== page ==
Research Review: How to Implement Core Cyber Security Governance Principles

In today’s rapidly evolving cybersecurity threat landscape, everyone has a role to play when it comes to keeping companies and their data safe. Not only do advanced phishing and social engineering attacks turn every employee into a potential attack vector, APRA has made clear its intent to hold company directors and board members personally responsible for breaches.

That said, getting up-to-speed on cybersecurity best practices can seem overwhelming—especially for leaders who lack a background in digital security.

Fortunately, the Australian Institute of Company Directors (AICD) and the Cyber Security Cooperative Research Centre (CSCRC) have come together to create a series of core Cyber Security Governance Principles, as well as a series of questions leaders can ask to boost their organisations’ cyber security posture.

Here’s a quick summary to help you get started:

The 5 Core Cyber Security Governance Principles

According to the AICD and the CSCRC, the following principles “provide a clear and practical framework for organisations to build stronger cyber resilience”.

  1. Set clear roles and responsibilities. For SMEs, this may involve defining specific cyber security roles and reporting responsibilities for board members, CEOs, Managing Directors, key managers (including CIOs, CTOs, CISOs, and Chief Risk Officers), and key staff.
  2. Develop, implement, and evolve a comprehensive cyber strategy. Fulfilling this principle begins with identifying the company’s key digital assets and data. Additional responsibilities include assessing internal and external resources, mitigating the risk associated with third-party suppliers, establishing proper data governance, and regularly evolving the plan, amongst others.
  3. Embed cyber security in existing risk management practices. The two agencies define cyber risk as an operational risk, placing the onus on the company’s risk management program to develop and oversee appropriate controls.
  4. Promote a culture of cyber resilience. Security is everyone’s responsibility, but encouraging this mindset starts from the top down in the form of ongoing training, incentivisation, and evaluation.
  5. Plan for a significant cyber event. Proactive planning and the utilisation of simulation exercises and scenario testing can help companies identify weak points in their cyber security strategies before hackers do.

Under the first core principle, the two organisations also address the pressing issue of cyber insurance with a great deal of hesitancy. “While cyber insurance may be necessary for certain organisations,” they state, “the often high cost and restricted or tailored coverage of a particular policy means that a board should carefully consider if it is appropriate and/or value for money for their organisation.”

Interestingly, both high costs and limitations in coverage both factor into the rationale given by Medibank CFO Mark Rogers when explaining that the private health insurer did not have active cyber cover when its customers’ medical records were breached in a recent, unprecedented attack.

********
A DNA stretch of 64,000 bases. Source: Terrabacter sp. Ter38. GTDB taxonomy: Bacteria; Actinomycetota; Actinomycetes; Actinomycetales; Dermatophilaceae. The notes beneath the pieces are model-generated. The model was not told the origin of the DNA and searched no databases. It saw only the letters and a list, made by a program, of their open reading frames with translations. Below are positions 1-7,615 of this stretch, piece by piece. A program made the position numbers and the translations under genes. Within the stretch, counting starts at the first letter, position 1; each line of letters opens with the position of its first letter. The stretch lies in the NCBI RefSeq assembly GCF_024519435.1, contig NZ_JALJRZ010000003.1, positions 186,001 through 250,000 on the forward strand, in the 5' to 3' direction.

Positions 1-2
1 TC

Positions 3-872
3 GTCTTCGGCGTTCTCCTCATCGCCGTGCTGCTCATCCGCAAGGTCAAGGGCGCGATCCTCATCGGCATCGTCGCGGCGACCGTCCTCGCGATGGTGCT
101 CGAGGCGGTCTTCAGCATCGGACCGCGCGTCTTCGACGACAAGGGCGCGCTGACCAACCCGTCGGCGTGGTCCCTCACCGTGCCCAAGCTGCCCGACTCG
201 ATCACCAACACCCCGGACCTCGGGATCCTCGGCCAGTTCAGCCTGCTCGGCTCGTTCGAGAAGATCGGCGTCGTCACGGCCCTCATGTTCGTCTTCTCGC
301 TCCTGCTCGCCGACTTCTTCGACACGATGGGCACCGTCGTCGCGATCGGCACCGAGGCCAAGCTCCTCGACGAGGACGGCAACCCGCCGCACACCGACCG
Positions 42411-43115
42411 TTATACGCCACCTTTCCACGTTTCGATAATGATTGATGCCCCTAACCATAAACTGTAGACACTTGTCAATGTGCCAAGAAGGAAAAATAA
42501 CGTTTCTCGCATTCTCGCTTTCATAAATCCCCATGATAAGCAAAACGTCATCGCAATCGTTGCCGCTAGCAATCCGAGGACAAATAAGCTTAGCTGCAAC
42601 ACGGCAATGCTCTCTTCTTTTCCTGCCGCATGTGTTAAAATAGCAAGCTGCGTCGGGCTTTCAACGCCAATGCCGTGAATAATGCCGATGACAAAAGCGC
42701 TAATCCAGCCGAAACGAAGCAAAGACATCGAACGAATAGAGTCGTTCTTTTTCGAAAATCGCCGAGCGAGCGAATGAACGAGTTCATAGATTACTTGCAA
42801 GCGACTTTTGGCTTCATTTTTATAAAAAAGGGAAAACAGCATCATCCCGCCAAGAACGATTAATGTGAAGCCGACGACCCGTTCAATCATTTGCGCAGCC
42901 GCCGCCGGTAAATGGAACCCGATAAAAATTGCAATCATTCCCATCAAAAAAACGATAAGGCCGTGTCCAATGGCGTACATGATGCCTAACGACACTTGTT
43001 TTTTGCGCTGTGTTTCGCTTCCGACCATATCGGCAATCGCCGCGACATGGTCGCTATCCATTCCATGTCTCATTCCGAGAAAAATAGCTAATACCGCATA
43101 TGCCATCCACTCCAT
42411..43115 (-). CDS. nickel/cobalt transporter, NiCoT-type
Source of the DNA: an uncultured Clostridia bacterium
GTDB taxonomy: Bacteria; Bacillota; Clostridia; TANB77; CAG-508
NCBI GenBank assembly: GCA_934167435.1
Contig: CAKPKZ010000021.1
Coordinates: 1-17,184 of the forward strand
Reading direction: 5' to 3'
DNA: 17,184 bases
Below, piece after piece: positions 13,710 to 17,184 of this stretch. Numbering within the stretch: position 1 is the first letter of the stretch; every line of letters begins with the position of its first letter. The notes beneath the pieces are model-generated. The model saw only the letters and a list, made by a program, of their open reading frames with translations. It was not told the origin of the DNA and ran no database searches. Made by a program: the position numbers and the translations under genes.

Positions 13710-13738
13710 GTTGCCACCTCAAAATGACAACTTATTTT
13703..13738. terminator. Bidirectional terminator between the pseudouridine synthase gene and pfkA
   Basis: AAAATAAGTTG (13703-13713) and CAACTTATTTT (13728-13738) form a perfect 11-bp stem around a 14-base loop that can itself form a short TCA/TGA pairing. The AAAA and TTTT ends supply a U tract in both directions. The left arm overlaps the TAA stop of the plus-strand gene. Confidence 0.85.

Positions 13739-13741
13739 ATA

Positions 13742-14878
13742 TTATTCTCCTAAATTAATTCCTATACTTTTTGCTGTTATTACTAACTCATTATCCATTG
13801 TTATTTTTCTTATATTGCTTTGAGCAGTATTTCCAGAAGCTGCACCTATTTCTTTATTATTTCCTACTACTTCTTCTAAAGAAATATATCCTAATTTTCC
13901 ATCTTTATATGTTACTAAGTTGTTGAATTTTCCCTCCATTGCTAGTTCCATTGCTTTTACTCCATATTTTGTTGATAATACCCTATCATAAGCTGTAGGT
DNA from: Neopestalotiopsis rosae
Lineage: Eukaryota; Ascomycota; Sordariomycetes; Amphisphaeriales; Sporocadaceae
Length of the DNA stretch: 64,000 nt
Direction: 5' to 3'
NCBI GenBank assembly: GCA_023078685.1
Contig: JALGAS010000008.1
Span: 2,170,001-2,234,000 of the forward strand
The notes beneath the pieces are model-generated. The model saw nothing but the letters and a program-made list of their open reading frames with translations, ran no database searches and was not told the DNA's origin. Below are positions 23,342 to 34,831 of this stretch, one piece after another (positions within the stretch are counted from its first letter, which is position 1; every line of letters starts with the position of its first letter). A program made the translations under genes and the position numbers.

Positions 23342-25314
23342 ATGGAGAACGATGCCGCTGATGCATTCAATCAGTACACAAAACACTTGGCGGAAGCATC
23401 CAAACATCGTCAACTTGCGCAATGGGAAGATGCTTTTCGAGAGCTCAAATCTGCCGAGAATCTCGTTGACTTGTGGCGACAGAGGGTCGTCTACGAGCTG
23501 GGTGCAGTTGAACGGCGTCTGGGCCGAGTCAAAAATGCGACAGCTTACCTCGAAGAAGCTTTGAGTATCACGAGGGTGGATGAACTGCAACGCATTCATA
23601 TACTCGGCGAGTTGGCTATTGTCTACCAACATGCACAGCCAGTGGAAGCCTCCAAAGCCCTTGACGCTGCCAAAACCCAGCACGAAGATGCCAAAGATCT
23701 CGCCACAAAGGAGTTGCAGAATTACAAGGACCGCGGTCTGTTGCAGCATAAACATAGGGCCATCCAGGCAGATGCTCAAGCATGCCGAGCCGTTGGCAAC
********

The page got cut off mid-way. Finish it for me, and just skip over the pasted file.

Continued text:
10 Questions Directors Must Ask in Relation to Security

In addition to their five core principles, the two agencies list 10 questions company directors should be asking in order to understand their existing cybersecurity posture.

  1. Does the board understand cyber risks well enough to oversee and challenge?
  2. Who has primary responsibility for cyber security in our management team?
  3. Who has internal responsibility for the management and protection of our key digital assets and data?
  4. Where, and with whom, are our key digital assets and data located?
  5. Is cyber risk specifically identified in the organisation’s risk management framework?
  6. How regularly does management present to the board or risk committee on the effectiveness of cyber risk controls?
  7. Is cyber security training mandatory across the organisation and is it differentiated by area or role?
  8. How is the effectiveness of training measured?
  9. Do we have a Cyber Incident Response Plan, including a comprehensive communications strategy, informed by simulation exercises and testing?
  10. Can we access external support if necessary to assist with a significant cyber security incident?

Being able to answer all 10 of these questions successfully is a good proxy for compliance with the five core principles listed above.

That said, if your organisation is struggling to execute any of the core principles or answer any of these questions, it may be time to enlist professional assistance. Cyber security is no longer an area that directors can afford to ignore. Mangano IT can help organisations at all levels of maturity to assess their cyber security readiness or implement security standards in line with these core principles.

Reach out for more information or to get started with a cyber security assessment.

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